A Transnational Conversation with

Verene Shepherd (Jamaica)  
Asanda Ngoasheng (South Africa)

Moderated by Océane Jasor

Monday February 22, 10:30am-noon (EST)
Zoom Registration:


Recent protests across the Black diaspora as well as critical challenges to the university as a colonial structure have been underpinned by a philosophical grounding in the discourse and demands of reparations. This conversation will take up questions of reparatory justice in relation to Black protest and the university. Our contributors will draw on their respective leadership in the Reparations Movement spearheaded by the University of the West Indies and the #FeesMustFall,#RhodesMustFall, and #DecolonisingTheCurriculum movements emerging from  South Africa. We will explore the challenges, provocations as well as the transformative possibilities of these movements to right historical injustices on both sides of the Atlantic.


Verene A. Shepherd, graduate of the University of the West Indies (UWI) and the University of Cambridge, is Professor Emerita of Social History at The UWI, is Director of the Centre for Reparation Research at the UWI, a published author of 7 books, a radio host and scholar activist, especially in the areas of women’s rights, human rights and reparatory justice. As a UN expert she has played a role in drafting the programme for the Decade for people of African descent and in the adoption of CERD General Recommendation 36 – “Preventing and Combatting Racial Profiling by Law Enforcement Officials. She has received several awards for her work in History, Human Rights and Gender. Her work around collective memorials for historical tragedies is well-known.

Asanda Ngoasheng is a racial and gender justice activist. She is a research associate at the University of Sussex’s Centre for Rights and Justice.  As a scholar -activist she has written journal articles and opinion pieces on the role of social justice in education. She has taught at the University of Witwatersrand and Cape Peninsula University of Technology (CPUT), both in South Africa. She is a conflict transformation practitioner who runs transformative workshops using storytelling to heal and affirm marginalised people in South Africa and beyond. Ngoasheng holds a Master’s in international Relations from the University of Witwatersrand.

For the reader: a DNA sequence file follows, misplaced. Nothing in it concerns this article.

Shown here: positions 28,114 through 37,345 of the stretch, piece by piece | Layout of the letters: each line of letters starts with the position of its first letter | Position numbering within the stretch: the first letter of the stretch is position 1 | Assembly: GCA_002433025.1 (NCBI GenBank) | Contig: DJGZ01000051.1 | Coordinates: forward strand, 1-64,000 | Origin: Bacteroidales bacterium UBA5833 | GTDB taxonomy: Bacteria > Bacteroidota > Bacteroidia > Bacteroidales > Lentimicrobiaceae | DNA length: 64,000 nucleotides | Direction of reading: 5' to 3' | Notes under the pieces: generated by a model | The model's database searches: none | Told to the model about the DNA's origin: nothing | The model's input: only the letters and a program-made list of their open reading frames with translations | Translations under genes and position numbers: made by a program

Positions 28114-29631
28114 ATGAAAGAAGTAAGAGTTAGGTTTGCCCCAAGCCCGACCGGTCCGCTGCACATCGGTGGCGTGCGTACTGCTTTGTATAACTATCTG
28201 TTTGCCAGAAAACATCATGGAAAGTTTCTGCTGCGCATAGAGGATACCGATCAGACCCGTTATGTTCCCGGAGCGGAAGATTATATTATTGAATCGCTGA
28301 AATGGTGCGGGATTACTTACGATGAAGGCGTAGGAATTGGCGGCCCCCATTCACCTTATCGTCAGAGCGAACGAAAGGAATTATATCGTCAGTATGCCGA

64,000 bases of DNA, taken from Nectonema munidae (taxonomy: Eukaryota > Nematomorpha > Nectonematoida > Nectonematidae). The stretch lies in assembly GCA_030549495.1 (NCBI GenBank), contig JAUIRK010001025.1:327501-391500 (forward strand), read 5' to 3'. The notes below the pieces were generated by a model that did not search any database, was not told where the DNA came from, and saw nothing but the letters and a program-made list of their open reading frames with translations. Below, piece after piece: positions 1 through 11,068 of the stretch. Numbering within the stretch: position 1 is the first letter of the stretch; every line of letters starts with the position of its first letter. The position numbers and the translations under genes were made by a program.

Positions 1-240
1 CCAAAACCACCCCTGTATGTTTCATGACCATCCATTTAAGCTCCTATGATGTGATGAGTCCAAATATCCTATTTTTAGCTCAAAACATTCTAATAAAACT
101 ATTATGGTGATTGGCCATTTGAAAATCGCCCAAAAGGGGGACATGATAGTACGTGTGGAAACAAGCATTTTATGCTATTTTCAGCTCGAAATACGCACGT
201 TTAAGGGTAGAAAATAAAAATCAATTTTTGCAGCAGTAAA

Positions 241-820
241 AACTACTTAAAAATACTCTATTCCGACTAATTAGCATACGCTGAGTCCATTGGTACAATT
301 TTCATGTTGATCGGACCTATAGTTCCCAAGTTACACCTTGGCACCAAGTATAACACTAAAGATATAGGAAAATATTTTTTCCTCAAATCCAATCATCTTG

Océane Jasor is a graduate of Florida International University and an Assistant Professor in the Department of Sociology and Anthropology at Concordia University. Prior to joining academia, she worked in development agencies broadly concerned with women’s empowerment and gender justice. Her research explores non-western and gendered responses to developmentalist discourses and global processes. Her current research investigates present-day feminist movements and discourses in South Africa, the African continent, and the African diaspora. Her work was published in Gender, Place & Culture, Signs: Journal of Women in Culture and Society, and Topia: Canadian Journal of Cultural Studies. She is the recipient of the Social Sciences and Humanities Council (SSHRC) Insight Development grant and a Queen Elizabeth Scholarship to foster academic collaboration between Canada and West Africa.

With the support of ACCUTE (Association of Canadian College and University Teachers of English)